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Maria M. Delgado

the landmark year of 1992 – pivotal in global as well as Spanish political and cultural history, and represented here by Julio Medem’s Vacas/Cows and Erice’s El sol del membrillo/The Quince Tree Sun (both 1992). These films provide a context and a threshold for the films of the noughties that form the main body of the volume. Indeed, at the heart of this project, for which the majority of the films

in Spanish cinema 1973–2010
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David Archibald

In exploring representations of the Spanish Civil War, this book has highlighted the elasticity of cinematic depictions of one historical event. Even though the book has focused on fictional films sympathetic to the Republican side, it has shown the extent to which this historical event accommodates varying political positions in numerous cinematic forms, from Hollywood’s attempt to support the US’s role in the Second World War through its adaptation of Hemingway’s For Whom the Bell Tolls to, on the other side of the Iron Curtain, the assistance given to East

in The war that won't die
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Hyangjin Lee

selected films clearly discloses, on one hand, the conflicting ideas of contemporary Koreans on their self-identity as a divided nation. On the other hand, these films show that Koreans are still strongly committed to their common cultural traditions despite their current partition into two states and the resultant political conflicts between them. Film is a vital medium in both South and North Korean societies. As a mass

in Contemporary Korean cinema
Subjective realism, social disintegration and bodily affection in Lucrecia Martel’s La ciénaga (2001)
Julián Daniel Gutiérrez- Albilla

Lucrecia Martel’s La ciénaga ( The Swamp ) challenges and points to the collapse of the institutional power, representational modes and subjectivity of the traditional Argentine bourgeoisie in late modernity. Working at a kind of micro-political rather than a macro-political level, Martel’s film represents family and social disintegration, which is caused in part by the

in Hispanic and Lusophone women filmmakers
Susan Hayward

. Performance, display and voyeurism are key ways of approaching these issues, as is a discussion of the socio-political questions Besson addresses in his films. Conformity and control are the social norms that are institutionally sanctioned and yet they represent as much a form of violence as any other. Besson’s protagonists – whilst they may embody forms of violence – reject, fail or are unwilling to adapt to contemporary society, to

in Luc Besson
Indie pop, fanzines and punk rock
Pete Dales

following years great hostility would break out between the music press and the indie-pop scene and its fanzines. Overall, the chapter suggests that the 1980s indie scene was not by any means the apolitical ghetto that the music press of the day would eventually label it as. Indie-pop fanzines often had a consciously political agenda and a fiery way of writing; they were typically committed to the punk rock scene which indie pop grew from. Due to the ephemeral status of fanzines and their limited print runs, coupled with the overt hostility and misrepresentations of the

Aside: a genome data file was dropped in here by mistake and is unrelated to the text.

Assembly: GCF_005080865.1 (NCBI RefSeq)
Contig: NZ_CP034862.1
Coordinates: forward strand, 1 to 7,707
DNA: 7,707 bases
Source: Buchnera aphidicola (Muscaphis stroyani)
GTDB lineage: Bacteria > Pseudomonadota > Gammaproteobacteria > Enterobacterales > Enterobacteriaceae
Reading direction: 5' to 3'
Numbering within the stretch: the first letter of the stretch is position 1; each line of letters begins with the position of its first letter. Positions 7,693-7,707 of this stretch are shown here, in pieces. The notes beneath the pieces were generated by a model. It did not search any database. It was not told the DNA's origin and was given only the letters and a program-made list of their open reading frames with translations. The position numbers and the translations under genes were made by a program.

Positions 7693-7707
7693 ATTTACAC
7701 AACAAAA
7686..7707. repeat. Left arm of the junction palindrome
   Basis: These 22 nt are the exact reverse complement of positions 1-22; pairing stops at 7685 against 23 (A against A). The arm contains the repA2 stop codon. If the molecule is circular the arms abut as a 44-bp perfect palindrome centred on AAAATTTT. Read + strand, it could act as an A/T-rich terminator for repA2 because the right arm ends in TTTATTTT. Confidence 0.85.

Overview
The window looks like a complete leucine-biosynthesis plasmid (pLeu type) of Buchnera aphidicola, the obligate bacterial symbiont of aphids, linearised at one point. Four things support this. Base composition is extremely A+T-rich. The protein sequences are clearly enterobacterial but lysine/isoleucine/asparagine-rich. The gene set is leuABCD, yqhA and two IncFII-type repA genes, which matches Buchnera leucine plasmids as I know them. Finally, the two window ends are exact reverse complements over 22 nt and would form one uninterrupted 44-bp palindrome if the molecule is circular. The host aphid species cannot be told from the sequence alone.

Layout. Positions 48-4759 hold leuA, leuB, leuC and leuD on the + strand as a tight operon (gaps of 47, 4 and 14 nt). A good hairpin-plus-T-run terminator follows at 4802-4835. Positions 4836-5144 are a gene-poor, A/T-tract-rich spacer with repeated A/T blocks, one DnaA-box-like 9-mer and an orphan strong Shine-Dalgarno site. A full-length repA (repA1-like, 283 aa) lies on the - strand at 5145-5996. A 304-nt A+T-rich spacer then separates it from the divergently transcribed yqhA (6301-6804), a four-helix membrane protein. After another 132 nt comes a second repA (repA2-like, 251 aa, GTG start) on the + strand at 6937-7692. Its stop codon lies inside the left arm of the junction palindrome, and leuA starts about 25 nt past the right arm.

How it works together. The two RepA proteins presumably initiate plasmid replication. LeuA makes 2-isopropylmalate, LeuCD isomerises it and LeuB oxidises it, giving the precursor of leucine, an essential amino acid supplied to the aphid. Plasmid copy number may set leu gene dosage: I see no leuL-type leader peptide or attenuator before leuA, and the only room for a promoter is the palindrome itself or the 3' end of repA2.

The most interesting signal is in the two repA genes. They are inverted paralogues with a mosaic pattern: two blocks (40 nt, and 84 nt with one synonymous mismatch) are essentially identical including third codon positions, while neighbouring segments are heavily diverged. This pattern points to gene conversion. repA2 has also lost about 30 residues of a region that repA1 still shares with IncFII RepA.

in Ripped, torn and cut
Paris revisited
Sue Harris

types, Ninette is a script-driven, highly polished studio production, in which the political and social realities of the Franco era are reduced to a set of comic markers. Set in Paris in 1959, among a family of Republican exiles, the film wears its history lightly, using exile and censorship as the driving mechanisms of a frothy comedy of frustrated sexual desire. The action of the film is entirely taken up with the intriguing

in Spanish cinema 1973–2010
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Martin O’Shaughnessy

dispassionate moral vision to a tragic or political one. The surface lightness created by comic plots can help us to understand the frequent comment that Renoir’s work has become quietist and turned its back on injustice and oppression. The apparent retreat from the present in most of the later films only serves to strengthen this feeling. The reaction of Georges Sadoul, the celebrated Communist critic, to Le

in Jean Renoir
Alison Smith

The films we have considered in the first four chapters derive from 1968 primarily in terms of content. Their styles remain modelled on pre-existing cinematic conventions, even if they have introduced innovations in emphasis and sometimes even in form. While in the 1940s and 1950s naturalism could be associated with a politically inspired break with previous production, notably in the early days of Italian neo-realism, by the 1970s it was both traditional and depoliticised. The implied low budget and social honesty did

in French cinema in the 1970s
Gender (and) politics in Colombian women’s documentary
Deborah Martin

America, ‘the tendency to focus on militant revolutionary politics has meant the downplaying of other types of commitment, such as feminism’s prolonged impact on cinema’ (2003: 76). 2 Here I begin to address this question with regard to Colombia, taking a deconstructivist approach to the discursive frameworks of three important films: Chircales ( Brickmakers ), by Rodríguez

in Hispanic and Lusophone women filmmakers